In other words don't believe anything this survey says.
you're definitely on the right track - but it still would take some more work. you could get a random list of colleges, get a random page from each, then weight each by the total student population so you'd take, say 5 names from the Michigan State list for every one name from the U-M Dearborn list.
However, there's a few more snags -
College directories list every student regardless if they're full-time or part time or grad student. You may be able to get the grad-or-undergrad info from the directory, but you can't always. And I'm afraid that there's no way the student directory will tell you if the student is just taking one class, two classes, or a full load. And that's important because, presumably you're looking only for full-time students, not someone just enrolled in one class.
Then, of course, there's the problems of unlisted numbers (I'd guess many more females would not list their numbers in the student directory), students who are so busy working or studying they can't be reached by phone, and those who decline to participate in the survey (If I was studying for a test, there's no way I'd take time out for this survey), or those who just hang up.
...Simply put, while I agree with your skepticism and laud you for it, I doubt their method of survey was as you claim. I wish we KNEW, however...
The fact that they don't tell us that they carefully selected their sample to represent the entire student population (and I've looked for the info) screams to me that they didn't carefully select anything. I mean, if they went through all the work to carefully select the sample I'd think they would report that. In other words, my bs-detector is going off.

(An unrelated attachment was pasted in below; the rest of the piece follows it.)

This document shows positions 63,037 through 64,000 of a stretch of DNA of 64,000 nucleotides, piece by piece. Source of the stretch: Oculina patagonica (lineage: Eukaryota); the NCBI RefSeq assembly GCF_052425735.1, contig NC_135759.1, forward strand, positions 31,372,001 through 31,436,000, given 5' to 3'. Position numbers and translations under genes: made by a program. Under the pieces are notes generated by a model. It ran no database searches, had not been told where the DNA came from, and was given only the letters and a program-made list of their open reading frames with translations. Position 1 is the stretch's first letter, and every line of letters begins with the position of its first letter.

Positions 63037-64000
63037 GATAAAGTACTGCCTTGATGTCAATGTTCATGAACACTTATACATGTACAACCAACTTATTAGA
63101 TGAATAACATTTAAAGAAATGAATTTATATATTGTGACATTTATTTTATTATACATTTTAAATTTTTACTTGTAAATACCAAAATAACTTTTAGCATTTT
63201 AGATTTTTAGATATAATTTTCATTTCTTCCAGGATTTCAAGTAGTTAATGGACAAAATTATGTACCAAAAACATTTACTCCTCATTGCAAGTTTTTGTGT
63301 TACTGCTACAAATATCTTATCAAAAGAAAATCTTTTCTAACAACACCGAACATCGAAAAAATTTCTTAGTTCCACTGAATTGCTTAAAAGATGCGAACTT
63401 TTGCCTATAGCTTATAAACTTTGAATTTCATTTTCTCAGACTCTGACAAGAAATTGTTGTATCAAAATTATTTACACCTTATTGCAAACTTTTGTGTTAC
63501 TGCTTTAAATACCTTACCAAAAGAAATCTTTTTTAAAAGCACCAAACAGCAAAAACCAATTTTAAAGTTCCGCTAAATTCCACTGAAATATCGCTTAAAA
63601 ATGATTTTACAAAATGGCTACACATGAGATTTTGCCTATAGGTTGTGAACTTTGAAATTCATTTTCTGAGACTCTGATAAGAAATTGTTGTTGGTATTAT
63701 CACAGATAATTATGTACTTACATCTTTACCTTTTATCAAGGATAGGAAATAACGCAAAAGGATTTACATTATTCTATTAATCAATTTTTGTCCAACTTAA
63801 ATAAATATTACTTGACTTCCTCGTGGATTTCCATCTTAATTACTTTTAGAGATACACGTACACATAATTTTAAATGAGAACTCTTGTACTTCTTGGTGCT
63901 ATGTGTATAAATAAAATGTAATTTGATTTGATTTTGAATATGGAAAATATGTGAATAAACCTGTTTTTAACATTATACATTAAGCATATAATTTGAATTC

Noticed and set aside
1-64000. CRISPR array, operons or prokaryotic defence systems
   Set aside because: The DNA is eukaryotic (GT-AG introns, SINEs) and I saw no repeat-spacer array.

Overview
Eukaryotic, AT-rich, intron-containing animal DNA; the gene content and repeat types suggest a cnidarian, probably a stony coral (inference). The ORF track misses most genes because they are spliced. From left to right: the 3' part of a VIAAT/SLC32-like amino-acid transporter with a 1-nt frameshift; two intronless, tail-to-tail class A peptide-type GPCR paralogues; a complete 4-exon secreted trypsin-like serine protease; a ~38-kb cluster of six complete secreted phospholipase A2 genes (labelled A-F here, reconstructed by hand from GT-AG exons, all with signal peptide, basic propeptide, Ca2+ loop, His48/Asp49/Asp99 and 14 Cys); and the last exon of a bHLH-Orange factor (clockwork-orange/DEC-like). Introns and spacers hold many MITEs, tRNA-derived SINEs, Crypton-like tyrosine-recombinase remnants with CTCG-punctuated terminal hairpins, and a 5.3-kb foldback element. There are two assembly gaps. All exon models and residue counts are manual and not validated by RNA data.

What I did find from looking through their data does not fill me with confidence -
The IOP conducts these surveys once or twice a year. In each of these they claim to survey the opinion of "college students." So I would expect some of these numbers to be close to the same - not wildly different in each survey:
Age of respondent - for the October/03 survey, 20% of respondents were aged 21-24.
for the April/00 survey, 40% of respondents were aged 21-24. That's twice as much. (the other age-percentages were 18-20 77% in '03, 58% in '00).
In Apr/03 the total pecentage of african-american, hispanic, and asian students surveyed was 27%. Six months later, in the Oct/03 survey, the total percentage of the same minorites was reduced by almost half to 14%. (I'd guess that had something to do with their "more conservative" finding).
Disclaimer: Opinions posted on Free Republic are those of the individual posters and do not necessarily represent the opinion of Free Republic or its management. All materials posted herein are protected by copyright law and the exemption for fair use of copyrighted works.